That’s what’s great about comics. They have always represented the best and worst of us, and always showed how good triumphs over evil. Comics teach us that it’s okay to be different, and that we should work together for the benefit of the planet.

Unfortunately, things haven’t changed since Dr. King’s “I have a dream” speech. We are still divided, not united, by race. People still use labels for self-identity, persecution, hate speech,and even violence. We are not being “judged by the content of our character, not the color of our skin.”

I’m not going to get political here, pointing fingers at the left or the right. There are people guilty on all sides that are using race to perpetuate an idea or political power, and that’s wrong. We have to get beyond the name calling and find that middle ground. We can’t move forward if we’re not working toward a common goal.

Dr. King said, “Darkness cannot drive out darkness; only light can do that. Hate cannot drive out hate; only love can do that.” As writers, we have the responsibility to bring out the light and drive out the darkness through our stories. Stories emulate what’s going on in the world around them, i.e. The Jungle, To Kill a Mockingbird, Grapes of Wrath, etc. This trend has to continue, even more so today.


Even in fantasy stories, there are issues of race. The animosity between Dwarves and Elves is a great example. Although you really can’t compare that to the real world, it’s speaks to the heart and soul of the issue. J.R.R. Tolkien, was keen on representing animosity and friendship throughout the Lord of the Rings books.

Gimli Glóin’s son is renowned, for he was one of the Nine Walkers that set out with the Ring; and he remained in the company of King Elessar throughout the War. He was named Elf-friend because of the great love that grew between him and Legolas, son of King Thranduil, and because of his reverence for the Lady Galadriel […] But when King Elessar gave up his life Legolas followed at last the desire of his heart and sailed over Sea […] We have heard tell that Legolas took Gimli Glóin’s son with him because of their great friendship, greater than any that has been between Elf and Dwarf. If this is true, then it is strange indeed: that a Dwarf should be willing to leave Middle-earth for any love, or that the Eldar should receive him, or that the Lords of the West should permit it. But it is said that Gimli went also out of desire to see again the beauty of Galadriel; and it may be that she, being mighty among the Eldar, obtained this grace for him.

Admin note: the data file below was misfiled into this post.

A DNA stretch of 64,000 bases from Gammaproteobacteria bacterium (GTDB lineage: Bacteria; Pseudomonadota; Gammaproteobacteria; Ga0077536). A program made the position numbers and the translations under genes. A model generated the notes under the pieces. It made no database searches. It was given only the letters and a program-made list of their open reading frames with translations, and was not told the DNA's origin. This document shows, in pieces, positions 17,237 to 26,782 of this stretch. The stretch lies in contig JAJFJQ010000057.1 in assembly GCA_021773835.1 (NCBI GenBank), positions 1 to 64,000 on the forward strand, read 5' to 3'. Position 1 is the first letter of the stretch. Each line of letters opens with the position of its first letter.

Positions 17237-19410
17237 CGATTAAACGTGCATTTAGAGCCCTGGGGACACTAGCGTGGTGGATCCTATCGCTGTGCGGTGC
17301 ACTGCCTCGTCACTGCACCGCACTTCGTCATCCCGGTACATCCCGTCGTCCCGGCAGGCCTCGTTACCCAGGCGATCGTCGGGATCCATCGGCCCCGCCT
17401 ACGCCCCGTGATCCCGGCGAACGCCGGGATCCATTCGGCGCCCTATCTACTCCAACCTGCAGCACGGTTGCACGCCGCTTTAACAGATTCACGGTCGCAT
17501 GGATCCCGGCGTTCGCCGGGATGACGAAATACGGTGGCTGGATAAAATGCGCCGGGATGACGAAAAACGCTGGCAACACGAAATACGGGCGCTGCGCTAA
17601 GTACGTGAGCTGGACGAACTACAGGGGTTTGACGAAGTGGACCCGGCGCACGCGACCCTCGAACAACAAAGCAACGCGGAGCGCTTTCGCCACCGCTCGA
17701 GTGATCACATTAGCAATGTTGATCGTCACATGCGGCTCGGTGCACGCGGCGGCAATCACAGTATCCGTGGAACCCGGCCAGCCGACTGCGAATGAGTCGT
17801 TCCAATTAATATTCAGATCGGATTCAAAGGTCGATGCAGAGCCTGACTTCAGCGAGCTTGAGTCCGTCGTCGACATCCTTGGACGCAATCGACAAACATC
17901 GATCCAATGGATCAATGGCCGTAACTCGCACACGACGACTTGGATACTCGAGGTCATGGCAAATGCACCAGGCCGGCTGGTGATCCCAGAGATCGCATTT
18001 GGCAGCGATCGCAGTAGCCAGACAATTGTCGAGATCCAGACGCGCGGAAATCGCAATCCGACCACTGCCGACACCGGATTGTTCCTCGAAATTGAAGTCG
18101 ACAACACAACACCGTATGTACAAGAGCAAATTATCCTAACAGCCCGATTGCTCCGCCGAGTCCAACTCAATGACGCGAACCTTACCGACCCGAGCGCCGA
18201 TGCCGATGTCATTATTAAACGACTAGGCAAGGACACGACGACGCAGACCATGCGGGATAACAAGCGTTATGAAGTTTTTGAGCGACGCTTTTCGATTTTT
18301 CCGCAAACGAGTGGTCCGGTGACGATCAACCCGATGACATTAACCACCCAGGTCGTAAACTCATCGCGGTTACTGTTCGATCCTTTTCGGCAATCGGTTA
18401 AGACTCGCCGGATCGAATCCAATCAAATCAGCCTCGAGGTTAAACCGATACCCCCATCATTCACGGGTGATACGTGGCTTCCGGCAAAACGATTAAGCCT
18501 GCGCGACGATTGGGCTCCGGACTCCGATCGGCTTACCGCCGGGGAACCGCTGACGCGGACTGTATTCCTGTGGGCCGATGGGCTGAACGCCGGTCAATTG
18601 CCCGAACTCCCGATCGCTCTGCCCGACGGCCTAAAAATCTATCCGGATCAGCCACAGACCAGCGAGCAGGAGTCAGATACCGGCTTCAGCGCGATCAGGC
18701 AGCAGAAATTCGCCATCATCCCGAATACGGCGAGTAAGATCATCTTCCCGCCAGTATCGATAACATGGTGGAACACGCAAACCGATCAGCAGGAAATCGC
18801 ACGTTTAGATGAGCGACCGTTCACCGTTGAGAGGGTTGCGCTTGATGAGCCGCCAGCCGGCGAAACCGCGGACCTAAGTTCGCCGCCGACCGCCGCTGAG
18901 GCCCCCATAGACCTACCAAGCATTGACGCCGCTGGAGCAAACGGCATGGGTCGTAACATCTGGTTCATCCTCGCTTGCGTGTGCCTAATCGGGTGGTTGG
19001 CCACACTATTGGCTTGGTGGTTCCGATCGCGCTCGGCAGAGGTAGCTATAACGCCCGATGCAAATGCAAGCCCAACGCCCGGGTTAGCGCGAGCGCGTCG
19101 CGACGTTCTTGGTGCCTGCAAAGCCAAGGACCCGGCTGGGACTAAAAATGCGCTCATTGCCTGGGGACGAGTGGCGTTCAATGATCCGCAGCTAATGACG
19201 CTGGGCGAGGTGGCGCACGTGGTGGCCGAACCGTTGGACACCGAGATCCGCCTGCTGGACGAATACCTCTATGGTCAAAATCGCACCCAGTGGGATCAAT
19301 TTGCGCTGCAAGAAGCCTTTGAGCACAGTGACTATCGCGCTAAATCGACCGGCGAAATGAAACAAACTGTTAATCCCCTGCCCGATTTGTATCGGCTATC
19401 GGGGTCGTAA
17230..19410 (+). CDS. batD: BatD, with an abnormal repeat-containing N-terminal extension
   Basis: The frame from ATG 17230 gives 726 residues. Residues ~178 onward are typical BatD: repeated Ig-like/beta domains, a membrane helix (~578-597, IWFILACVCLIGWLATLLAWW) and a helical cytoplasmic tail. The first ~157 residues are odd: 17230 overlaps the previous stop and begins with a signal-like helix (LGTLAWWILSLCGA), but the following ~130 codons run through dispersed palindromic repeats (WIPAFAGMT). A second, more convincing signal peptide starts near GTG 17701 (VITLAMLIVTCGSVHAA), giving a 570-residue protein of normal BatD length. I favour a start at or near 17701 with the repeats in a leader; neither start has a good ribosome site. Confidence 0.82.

— The Return of the King, Appendix A: Annals of the Kings and Rulers

I’m not trying to compare race relations in a fantasy story to the real-world issues today. What I’m trying to say is before you let that hate and frustration fill your heart, before your type that profanity-laced rant on Twitter or Facebook, remember this … Be a part of the solution, not a part of the problem.

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51nd6H6sATL._SY344_BO1,204,203,200_SKU-000941753Mark Piggott is the author of the Forever Avalon book series. Forever Avalon is available for purchase as a book/ebook at Amazon. The Dark Tides is available for purchase as a book/ebook at AmazonBarnes and Noble, and iUniverse publishing. The Outlander War, Book Three of the Forever Avalon series is coming soon.

Attending San Diego Comic Con is on my bucket list, but not just yet

It is a dream of mine to one day attend San Diego Comic Con! To walk amongst my people–geeks from around the world–would be an adventure in itself. There is so much going on, from television to movies, books and comic books, any media imaginable is on display at SDCC. The cosplay is amazing as everyone puts on their best costumes for SDCC. The stars are everywhere, and this year was no exception, as Justice League and Avengers: Infinity War went head-to-head this year. As Netflix and Amazon become just as relevant as any big name studio, so too does their offerings, from Marvel’s The Defenders to The Tick, these smaller characters are getting an upgrade to the small screen through these “pay-for” media services.